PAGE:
In 2010, US health care spending reached approximately $2.59 trillion, or $8,402 per person (Centers for Medicare and Medicaid Services, 2012). Despite greater per capita spending relative to other industrialized nations, the United States has lower performance on several health outcome measures for both the child and the adult populations (OECD, 2011). In 2009-10, in an effort to reform the US health care system, the Obama Administration made health care top domestic policy priority. After a long and contentious debate in Congress the Patient Protection and Affordable Care Act (ACA) was passed on March 23, 2010. As implementation proceeds, provisions within the ACA have begun to alter the financing and delivery of health care for millions of Americans, the most noteworthy being a large-scale expansion of affordable coverage options for lower-income children and adults beginning in 2014. The ACA is a comprehensive piece of legislation and is expected to affect access to health insurance by children and adults, their health care related spending and financial burden, and their consumption of medical care - in other words, their ABCs. This chapter focuses on identifying the potential effects of the Affordable Care Act for children. For each of the ABCs - access, burden, and consumption - we summarize current knowledge from the research literature and then identify and briefly describe important provisions from the ACA that are expected to influence these outcomes.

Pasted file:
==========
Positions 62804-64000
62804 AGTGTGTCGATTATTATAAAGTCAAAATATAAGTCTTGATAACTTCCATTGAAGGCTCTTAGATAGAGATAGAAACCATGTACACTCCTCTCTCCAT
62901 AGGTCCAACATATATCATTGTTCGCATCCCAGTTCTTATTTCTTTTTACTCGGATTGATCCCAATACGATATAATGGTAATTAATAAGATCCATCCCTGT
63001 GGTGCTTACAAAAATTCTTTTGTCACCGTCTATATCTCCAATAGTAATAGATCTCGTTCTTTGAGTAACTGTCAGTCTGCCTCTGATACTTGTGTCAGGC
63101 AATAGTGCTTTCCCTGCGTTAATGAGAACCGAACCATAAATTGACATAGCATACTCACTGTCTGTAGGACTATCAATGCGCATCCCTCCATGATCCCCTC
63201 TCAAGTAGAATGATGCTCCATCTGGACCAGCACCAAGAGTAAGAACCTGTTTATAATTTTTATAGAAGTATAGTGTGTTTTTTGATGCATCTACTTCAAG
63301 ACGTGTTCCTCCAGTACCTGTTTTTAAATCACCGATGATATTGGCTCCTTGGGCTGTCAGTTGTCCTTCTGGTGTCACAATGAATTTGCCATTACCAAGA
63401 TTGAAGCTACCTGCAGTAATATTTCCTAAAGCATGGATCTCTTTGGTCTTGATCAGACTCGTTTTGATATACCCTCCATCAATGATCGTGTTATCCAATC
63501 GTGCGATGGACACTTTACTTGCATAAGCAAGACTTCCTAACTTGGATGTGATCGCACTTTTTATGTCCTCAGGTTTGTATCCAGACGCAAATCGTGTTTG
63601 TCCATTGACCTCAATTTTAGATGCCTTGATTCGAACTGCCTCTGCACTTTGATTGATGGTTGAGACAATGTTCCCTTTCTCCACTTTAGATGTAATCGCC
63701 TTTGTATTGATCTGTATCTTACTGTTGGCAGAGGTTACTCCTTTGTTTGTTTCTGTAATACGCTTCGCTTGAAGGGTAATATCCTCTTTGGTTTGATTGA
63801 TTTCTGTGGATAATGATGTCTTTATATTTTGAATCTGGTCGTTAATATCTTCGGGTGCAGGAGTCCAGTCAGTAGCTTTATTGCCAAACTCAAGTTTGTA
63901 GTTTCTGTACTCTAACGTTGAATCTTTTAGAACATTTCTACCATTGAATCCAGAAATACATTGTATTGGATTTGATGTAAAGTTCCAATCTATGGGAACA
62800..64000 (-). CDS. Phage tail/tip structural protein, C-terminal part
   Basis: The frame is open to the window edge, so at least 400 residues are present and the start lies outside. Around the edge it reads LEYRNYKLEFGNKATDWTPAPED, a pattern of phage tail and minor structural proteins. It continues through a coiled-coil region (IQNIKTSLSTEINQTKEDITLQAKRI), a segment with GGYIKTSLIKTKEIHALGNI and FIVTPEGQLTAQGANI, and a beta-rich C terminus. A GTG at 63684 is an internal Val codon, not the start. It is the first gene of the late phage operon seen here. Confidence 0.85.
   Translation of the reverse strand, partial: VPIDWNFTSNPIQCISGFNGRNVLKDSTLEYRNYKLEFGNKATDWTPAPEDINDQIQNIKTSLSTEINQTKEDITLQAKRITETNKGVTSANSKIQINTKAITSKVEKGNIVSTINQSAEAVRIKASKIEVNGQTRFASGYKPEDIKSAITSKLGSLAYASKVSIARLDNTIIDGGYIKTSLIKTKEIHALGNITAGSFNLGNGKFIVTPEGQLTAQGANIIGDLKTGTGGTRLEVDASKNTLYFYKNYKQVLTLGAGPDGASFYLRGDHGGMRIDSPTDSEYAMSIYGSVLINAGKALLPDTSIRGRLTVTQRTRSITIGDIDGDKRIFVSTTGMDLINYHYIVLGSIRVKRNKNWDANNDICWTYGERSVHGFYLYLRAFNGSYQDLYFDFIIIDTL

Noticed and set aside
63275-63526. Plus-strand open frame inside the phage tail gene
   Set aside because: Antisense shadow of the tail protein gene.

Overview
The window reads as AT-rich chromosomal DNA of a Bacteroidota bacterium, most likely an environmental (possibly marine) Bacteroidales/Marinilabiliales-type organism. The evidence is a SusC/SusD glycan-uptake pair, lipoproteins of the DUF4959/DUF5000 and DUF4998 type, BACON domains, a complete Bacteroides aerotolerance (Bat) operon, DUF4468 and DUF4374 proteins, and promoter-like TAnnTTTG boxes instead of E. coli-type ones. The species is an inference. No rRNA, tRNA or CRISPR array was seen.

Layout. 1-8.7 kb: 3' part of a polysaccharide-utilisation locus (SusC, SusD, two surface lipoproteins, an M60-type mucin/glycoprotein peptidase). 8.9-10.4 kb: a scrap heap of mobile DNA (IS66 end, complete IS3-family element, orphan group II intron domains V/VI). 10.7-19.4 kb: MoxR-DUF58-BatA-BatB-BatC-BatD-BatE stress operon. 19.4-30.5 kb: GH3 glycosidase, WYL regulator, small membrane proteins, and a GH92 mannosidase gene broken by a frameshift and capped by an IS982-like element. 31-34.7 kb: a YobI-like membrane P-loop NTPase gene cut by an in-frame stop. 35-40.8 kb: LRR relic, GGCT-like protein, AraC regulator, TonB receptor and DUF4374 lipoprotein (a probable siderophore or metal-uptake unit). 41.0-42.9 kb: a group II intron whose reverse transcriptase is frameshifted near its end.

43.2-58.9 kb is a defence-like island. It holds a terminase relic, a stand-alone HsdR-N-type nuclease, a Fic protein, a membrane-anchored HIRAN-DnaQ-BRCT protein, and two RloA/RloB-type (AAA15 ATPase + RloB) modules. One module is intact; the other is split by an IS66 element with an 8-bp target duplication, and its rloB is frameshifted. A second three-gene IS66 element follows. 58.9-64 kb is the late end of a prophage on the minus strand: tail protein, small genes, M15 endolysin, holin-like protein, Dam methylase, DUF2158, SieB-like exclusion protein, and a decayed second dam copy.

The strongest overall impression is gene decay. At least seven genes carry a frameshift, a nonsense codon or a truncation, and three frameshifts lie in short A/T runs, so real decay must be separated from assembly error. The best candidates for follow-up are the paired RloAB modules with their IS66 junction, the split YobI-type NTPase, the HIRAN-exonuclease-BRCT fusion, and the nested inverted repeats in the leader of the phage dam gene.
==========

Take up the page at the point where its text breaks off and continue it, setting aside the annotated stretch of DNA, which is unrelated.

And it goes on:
|Original language||English (US)|
|Title of host publication||Health and Education in Early Childhood|
|Subtitle of host publication||Predictors, Interventions, and Policies|
|Publisher||Cambridge University Press|
|Number of pages||19|
|State||Published - Jan 1 2015|